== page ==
mile

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See also: milè, miłe, mìle, and míle

English[edit]

Wikipedia has an article on:

Wikipedia

Etymology[edit]

From Old English mīl, from a Germanic borrowing of Latin mīlia, mīllia, plural of mīle, mīlle (mile) (literally ‘thousand’ but used as a short form of mīlle passūs (a thousand paces)). Cognate with Dutch mijl, German Meile.

Pronunciation[edit]

Noun[edit]

mile (plural miles)

  1. A unit of measure (length or distance) equal to 5,280 feet (8 furlongs) in the U.S.Customary/Imperial system of measurements. One mile is equal to 1.609344 km. [1]
    • 1893, Walter Besant, “Prologue”, in The Ivory Gate:
      Athelstan Arundel walked home all the way, foaming and raging. No omnibus, cab, or conveyance ever built could contain a young man in such a rage. His mother lived at Pembridge Square, which is four good measured miles from Lincoln's Inn.
    • 1922, Michael Arlen, chapter 3/19/2, “Piracy”: A Romantic Chronicle of These Days:
      Ivor had acquired more than a mile of fishing rights with the house ; he was not at all a good fisherman, but one must do something ; one generally, however, banged a ball with a squash-racket against a wall.
    • 2013 June 8, “The new masters and commanders”, The Economist, volume 407, number 8839, page 52: 
      From the ground, Colombo’s port does not look like much. []   But viewed from high up in one of the growing number of skyscrapers in Sri Lanka’s capital, it is clear that something extraordinary is happening: China is creating a shipping hub just 200 miles from India’s southern tip.
  2. A Roman unit of measure equal to 1000 (double) steps (mille passus or mille passuum) or 5000 Roman feet (approx. 1480 m).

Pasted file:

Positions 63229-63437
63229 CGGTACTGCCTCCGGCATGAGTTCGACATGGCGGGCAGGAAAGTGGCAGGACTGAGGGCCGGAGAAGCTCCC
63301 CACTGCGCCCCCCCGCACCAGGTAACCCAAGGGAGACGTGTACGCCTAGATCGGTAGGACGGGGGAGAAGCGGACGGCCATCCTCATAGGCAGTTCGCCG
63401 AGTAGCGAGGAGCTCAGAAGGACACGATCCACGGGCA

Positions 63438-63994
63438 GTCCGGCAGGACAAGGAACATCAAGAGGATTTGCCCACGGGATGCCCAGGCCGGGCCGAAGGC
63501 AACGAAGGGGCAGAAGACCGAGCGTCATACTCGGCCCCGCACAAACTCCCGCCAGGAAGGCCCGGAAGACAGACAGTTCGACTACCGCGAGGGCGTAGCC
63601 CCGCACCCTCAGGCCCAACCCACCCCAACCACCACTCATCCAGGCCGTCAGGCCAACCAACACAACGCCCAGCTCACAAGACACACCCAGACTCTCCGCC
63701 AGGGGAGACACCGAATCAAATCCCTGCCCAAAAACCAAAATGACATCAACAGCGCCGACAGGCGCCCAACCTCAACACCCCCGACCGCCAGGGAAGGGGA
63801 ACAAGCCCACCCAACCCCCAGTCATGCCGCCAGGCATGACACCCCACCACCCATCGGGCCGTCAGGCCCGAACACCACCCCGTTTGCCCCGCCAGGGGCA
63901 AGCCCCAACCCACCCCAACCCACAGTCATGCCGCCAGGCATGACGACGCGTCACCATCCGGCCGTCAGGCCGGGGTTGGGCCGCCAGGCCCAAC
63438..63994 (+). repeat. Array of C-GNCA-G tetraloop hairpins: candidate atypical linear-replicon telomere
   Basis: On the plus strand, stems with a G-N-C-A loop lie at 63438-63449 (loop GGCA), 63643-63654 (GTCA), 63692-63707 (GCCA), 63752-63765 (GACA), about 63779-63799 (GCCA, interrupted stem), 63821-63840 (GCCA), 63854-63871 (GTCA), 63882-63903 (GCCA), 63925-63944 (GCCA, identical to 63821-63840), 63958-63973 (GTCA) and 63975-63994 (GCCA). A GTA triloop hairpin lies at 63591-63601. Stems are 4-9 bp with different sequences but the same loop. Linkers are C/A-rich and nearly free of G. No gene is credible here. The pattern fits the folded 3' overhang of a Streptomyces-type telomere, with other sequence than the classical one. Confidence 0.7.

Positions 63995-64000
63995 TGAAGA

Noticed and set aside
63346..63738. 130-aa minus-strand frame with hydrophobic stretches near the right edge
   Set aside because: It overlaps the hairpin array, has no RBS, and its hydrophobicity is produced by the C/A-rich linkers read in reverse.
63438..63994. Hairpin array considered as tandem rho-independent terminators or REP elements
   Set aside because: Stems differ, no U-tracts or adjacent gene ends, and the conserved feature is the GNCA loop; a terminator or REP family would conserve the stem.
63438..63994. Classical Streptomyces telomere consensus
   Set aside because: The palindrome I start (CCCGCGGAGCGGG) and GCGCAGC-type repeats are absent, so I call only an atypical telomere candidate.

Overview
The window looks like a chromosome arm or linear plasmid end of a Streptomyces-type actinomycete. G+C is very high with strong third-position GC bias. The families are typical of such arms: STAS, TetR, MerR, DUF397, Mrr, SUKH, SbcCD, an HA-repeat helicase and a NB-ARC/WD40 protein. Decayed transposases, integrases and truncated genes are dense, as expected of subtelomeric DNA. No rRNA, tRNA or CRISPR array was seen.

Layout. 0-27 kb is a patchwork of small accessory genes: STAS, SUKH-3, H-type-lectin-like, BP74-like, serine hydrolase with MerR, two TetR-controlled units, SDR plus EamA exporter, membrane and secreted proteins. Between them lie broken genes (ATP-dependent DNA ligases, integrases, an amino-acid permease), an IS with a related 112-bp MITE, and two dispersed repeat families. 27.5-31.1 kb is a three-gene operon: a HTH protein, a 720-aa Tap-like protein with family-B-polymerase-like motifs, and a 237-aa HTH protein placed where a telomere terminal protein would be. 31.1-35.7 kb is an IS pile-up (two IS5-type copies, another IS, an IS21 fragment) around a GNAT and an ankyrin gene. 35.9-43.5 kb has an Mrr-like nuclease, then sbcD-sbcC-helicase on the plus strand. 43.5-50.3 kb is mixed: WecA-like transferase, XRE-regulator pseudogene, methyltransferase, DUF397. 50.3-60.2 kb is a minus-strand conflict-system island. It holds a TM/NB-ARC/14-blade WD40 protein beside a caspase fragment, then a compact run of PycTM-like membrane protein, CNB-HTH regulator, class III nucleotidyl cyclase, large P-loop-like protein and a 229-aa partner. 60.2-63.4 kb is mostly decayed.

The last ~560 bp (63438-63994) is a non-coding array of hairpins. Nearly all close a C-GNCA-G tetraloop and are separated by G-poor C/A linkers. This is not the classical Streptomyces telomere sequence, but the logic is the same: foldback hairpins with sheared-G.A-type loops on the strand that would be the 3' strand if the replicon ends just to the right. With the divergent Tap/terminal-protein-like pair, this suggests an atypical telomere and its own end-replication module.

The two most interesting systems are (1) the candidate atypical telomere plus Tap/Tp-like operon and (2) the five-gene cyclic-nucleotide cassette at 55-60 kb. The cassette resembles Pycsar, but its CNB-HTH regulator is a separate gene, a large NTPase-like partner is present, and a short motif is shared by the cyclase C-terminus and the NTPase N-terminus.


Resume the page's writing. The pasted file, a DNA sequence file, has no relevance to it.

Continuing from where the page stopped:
3. A track race of one mile in length; sometimes used to refer to the 1500 m race.
    The runners competed in the mile.
  4. (slang) A great distance.
    The shot missed by a mile.
  5. (informal) One mile per hour, as a measure of speed.
    five miles over the speed limit

Derived terms[edit]

Translations[edit]

The translations below need to be checked and inserted above into the appropriate translation tables, removing any numbers. Numbers do not necessarily match those in definitions. See instructions at Help:How to check translations.

See also[edit]

References[edit]

  1. ^ http://www.onlineconversion.com/length_common.htm

Anagrams[edit]


Danish[edit]

Danish Wikipedia has an article on:

Wikipedia da

Pronunciation[edit]

  • IPA(key): /miːlə/, [ˈmiːlə]

Noun[edit]

mile c (singular definite milen, plural indefinite miler)

  1. dune
  2. charcoal stack
  3. atomic pile

Inflection[edit]


French[edit]

Etymology[edit]

From Latin mille, compare mille and Old English mil

Noun[edit]

mile m (plural miles)

  1. mile

Anagrams[edit]


Old French[edit]

Alternative forms[edit]

Etymology[edit]

From Latin mīlle.

Numeral[edit]

mile

  1. one thousand

Descendants[edit]


Polish[edit]

Noun[edit]

mile

  1. nominative plural of mila
  2. accusative plural of mila
  3. vocative plural of mila

Romanian[edit]

Pronunciation[edit]

Noun[edit]

mile f pl

  1. plural form of milă